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GBA Internal Light Ready? 124

Posted by Hemos
from the must-get-better-lighting dept.
Dark Paladin writes "Looks like Portable Monopoly , the internal Gameboy Advance light, is finally ready to move beyond Vaporware and launch. The price for the kit? $35. Finally - me, a dark night, and my GBA. " Perhaps with this, we can revoke GBA's current title holder as "Worst Screen Ever". Still, Golden Sun is a great game.
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GBA Internal Light Ready?

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  • ...Nintendo sues the poor guy for making an "unlicensed" GBA add-on?
    • by Hnice (60994) on Thursday February 14, 2002 @10:09AM (#3006642) Homepage
      No, no, you want real pain, and a smack in the face to all of us -- as well as this guy, of course, who's been doing this for months

      How soon before Nintendo, who just dropped the gba price to $80, starts marketing a new model, with a light like this one, to re-sell to everyone who purchased one of the current crap-screen models, simultaneously revealing their plan to screw us, and rendering this great work a nice experiment but nothing more?

      • I'd give this a 90% chance... it is bound to happen. Why the price-drop on something that has been selling so well, and has no competition? I'd say a fair guess is to reduce stock before the new version is launched.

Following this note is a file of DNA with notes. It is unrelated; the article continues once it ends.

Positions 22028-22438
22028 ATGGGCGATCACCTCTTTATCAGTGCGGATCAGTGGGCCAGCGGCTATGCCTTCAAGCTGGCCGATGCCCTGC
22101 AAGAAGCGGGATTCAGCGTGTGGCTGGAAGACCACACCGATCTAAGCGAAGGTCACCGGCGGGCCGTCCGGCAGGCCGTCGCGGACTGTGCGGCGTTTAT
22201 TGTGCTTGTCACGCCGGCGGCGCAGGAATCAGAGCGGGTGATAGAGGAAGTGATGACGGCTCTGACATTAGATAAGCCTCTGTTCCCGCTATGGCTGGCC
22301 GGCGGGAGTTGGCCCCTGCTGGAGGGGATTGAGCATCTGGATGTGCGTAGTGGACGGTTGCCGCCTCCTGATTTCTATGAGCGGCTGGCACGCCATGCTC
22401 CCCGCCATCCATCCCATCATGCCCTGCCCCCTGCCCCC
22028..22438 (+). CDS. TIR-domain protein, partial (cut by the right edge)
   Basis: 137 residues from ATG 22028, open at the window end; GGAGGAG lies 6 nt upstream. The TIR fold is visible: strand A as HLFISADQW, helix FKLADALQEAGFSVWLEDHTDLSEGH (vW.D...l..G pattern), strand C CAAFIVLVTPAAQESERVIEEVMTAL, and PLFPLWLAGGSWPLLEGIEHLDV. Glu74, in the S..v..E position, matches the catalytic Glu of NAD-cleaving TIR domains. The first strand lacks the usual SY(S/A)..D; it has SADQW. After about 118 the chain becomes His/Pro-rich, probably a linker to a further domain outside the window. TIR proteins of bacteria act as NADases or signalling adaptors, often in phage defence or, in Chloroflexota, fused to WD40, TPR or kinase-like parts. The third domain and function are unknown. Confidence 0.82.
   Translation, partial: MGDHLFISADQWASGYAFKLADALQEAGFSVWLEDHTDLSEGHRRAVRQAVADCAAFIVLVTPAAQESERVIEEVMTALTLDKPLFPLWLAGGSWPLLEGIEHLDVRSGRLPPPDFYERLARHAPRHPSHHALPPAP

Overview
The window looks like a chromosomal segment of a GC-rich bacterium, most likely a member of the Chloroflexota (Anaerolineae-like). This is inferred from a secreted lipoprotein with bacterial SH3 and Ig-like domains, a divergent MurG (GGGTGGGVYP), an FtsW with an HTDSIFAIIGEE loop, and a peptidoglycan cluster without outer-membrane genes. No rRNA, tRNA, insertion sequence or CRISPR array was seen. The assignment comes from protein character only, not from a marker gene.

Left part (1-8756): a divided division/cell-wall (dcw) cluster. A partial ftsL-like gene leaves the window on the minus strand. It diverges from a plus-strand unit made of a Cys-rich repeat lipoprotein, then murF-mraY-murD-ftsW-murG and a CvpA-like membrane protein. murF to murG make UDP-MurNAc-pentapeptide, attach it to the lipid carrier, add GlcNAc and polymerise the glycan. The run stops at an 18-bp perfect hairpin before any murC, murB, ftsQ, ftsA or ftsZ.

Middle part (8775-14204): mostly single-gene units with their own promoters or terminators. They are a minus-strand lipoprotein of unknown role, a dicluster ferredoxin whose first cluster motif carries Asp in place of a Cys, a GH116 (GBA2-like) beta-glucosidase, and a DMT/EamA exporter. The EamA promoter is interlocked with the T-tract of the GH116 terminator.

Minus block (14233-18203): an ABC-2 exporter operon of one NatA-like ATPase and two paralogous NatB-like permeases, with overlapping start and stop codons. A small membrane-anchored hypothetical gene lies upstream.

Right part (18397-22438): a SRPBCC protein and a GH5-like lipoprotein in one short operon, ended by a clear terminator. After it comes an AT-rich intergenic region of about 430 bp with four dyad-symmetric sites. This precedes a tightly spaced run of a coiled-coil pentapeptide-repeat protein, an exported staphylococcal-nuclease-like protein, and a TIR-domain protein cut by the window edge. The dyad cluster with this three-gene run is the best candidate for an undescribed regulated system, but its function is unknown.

• It's very likely. But there are a great many people who already own a GBA who will not wish to purchase another. In my case, I actually consider the $42 price (shipping included) to be worthwhile. I pay half the price to have the same product. If the site is to be believed the risk involved in modding the GBA is small and I'm pretty sure my 90 days are up anyhow. I'll be happy to pay the money for something cool like this. Naturally, if I get another GBA, for some reason, it'll be the properly lit version.
      • by Eccles (932)
        How soon before Nintendo, who just dropped the gba price to $80, starts marketing a new model, with a light like this one

        Nintendo is brain-damaged when it comes to providing lights. They could have sold millions of Gameboy Colors with a built-in light for $50 more than the base GC, but never did. Likewise, they could have made a killing selling a deluxe unit with better speakers and a larger screen, but nope.